PROSPECT HEIGHTS—Fittingly for a Brit, Kathryn Weatherup’s cocktail career began with gin. It was 2003, at the famously exclusive Milk & Honey in Lower Manhattan, where patrons once had to know both the address and the unlisted phone number to gain entry. She ordered a real martini, she recalls, and when it arrived, “I just lost my mind,” she says. “I thought it was the greatest thing I’d ever had in my life.”
Weatherup had drunk plenty of booze, even worked as a bartender both in New York and in Paris, where she lived before following friends to south Brooklyn in 2003. But those were vodka tonic–type joints; this martini was the real deal, patiently, painstakingly made by a master—Milk & Honey owner and cocktail guru Sasha Petraske. Like so many who sat at his bar, Weatherup was immediately smitten with the city’s suddenly serious cocktail scene.
Weatherup had met Petraske through her friend Matthew Maddy, who helped the drinks maker on a now-forgotten bar in the Soho Grand. Maddy, a construction whiz who helped found the Brooklyn restaurant design firm called Hecho, had befriended Weatherup back in France, where he was learning the ropes in a bronze foundry. In New York they realized they both wanted to do the same thing—open their own beautiful bar—and that they had complementary skills to do it together. “He builds them,” jokes Weatherup, “and I run them.”
Their first project was a Petraske-led place on Essex Street called the East Side Company Bar, a pretty little candlelit sliver that’s since shuttered. Their second wasn’t much bigger, but was much closer to their homes, and our heart: Weather Up.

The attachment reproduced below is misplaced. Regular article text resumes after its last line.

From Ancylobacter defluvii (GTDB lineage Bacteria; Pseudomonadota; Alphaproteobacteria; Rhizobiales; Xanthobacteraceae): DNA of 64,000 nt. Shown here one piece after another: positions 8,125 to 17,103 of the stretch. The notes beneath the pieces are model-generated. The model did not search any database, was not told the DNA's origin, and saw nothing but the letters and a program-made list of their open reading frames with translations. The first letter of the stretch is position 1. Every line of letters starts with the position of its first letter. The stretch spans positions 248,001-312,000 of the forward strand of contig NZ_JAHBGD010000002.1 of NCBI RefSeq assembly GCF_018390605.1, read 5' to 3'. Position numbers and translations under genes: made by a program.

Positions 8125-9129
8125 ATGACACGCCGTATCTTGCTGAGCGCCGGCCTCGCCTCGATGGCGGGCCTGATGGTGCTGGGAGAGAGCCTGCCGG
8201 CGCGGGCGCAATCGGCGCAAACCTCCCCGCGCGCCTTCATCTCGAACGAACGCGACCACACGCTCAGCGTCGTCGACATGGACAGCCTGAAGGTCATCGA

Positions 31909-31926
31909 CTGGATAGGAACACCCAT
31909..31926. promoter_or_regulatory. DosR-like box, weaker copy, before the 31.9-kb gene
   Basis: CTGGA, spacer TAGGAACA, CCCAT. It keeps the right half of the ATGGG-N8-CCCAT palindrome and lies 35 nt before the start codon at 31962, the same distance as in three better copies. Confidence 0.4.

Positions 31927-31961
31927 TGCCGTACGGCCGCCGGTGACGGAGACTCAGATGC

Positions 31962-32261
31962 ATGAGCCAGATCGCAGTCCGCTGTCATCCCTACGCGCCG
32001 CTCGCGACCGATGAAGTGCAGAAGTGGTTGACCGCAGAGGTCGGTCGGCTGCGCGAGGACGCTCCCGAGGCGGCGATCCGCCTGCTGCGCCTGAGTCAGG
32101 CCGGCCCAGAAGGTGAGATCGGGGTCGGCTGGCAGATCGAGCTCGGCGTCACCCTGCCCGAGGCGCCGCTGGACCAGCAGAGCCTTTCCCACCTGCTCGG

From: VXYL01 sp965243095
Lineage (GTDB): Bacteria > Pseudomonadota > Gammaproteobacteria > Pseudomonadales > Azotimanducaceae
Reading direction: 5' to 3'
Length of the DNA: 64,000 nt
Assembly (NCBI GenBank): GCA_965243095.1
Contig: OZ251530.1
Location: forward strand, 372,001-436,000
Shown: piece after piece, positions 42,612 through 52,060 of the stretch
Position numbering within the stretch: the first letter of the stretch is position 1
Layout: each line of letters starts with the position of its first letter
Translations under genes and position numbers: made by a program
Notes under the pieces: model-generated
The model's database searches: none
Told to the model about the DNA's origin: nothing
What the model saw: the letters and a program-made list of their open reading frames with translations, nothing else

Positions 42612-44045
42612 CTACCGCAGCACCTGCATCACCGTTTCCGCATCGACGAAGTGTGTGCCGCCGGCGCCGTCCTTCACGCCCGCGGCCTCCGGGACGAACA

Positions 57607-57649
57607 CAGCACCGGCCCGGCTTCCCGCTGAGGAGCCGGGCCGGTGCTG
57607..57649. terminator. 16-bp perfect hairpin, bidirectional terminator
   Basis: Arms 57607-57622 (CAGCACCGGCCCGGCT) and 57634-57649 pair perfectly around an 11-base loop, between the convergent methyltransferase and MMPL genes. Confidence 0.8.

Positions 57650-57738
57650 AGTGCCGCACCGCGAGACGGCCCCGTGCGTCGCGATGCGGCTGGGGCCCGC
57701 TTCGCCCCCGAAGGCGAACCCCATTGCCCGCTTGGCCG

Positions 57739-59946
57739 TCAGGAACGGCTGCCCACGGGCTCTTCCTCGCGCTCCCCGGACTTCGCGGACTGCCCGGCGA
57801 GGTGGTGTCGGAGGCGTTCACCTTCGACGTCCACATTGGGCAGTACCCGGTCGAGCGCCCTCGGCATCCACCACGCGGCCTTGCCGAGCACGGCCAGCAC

They’d stumbled upon the space on a then-still-dusty stretch of Vanderbilt Avenue on Craigslist, a run-down drag just a few blocks from where Weatherup then lived, and transformed the former makeshift gospel church into an itty-bitty jewel box decked out with vaulted tile ceiling, copper-topped bar and leather-bound barstools the color of caramel-covered apples. Today that low-lit, modern speakeasy vibe seems de rigueur on a teeming strip blocks from the Barclays Center—there’s no phone, not much of a Web site and no sign on the skinny subway-tiled facade—but back in 2008, it was one of new Brooklyn’s biggest coups.
If Maddy is the designer behind what is possibly still Brooklyn’s most romantic bar—“I wanted it to glow,” he says—his co-owner sees to the details of the drinks, which four years on still rank among the best-made in the borough. (Petraske himself trained the opening staff.) Juices are freshly squeezed, liquors are scrupulously stirred or shaken and glaciers of crystal clear ice are cut by hand in the basement. (Science fans can drop a piece on the bar and watch it twirl, melting away in seconds thanks to copper’s high heat conductivity.)
While Weatherup develops a few recipes with help from bar manager Johnny DePiper—their Eastern Sour is made with bourbon, freshly squeezed juices and orgeat syrup—most of the drinks on her 10-item menu are classic or historic quaffs she dug up in old books, like the Trinity (gin, Carpano and vermouth) or the Roman Highball (ginger, Averna, lime and soda).
They’re so sublime, Weather Up now boasts two successful outposts in Manhattan and Austin. And while the nights are long over when you could slowly sip a Remember the Maine—it’s a 1933 concoction made with Cherry Heering and rye—with a few like-minded lovers of cocktail culture at the original here on quiet Vanderbilt, plenty of folks still bask in Weather Up’s golden glow, dreaming, just like its creators, of the drinks to come.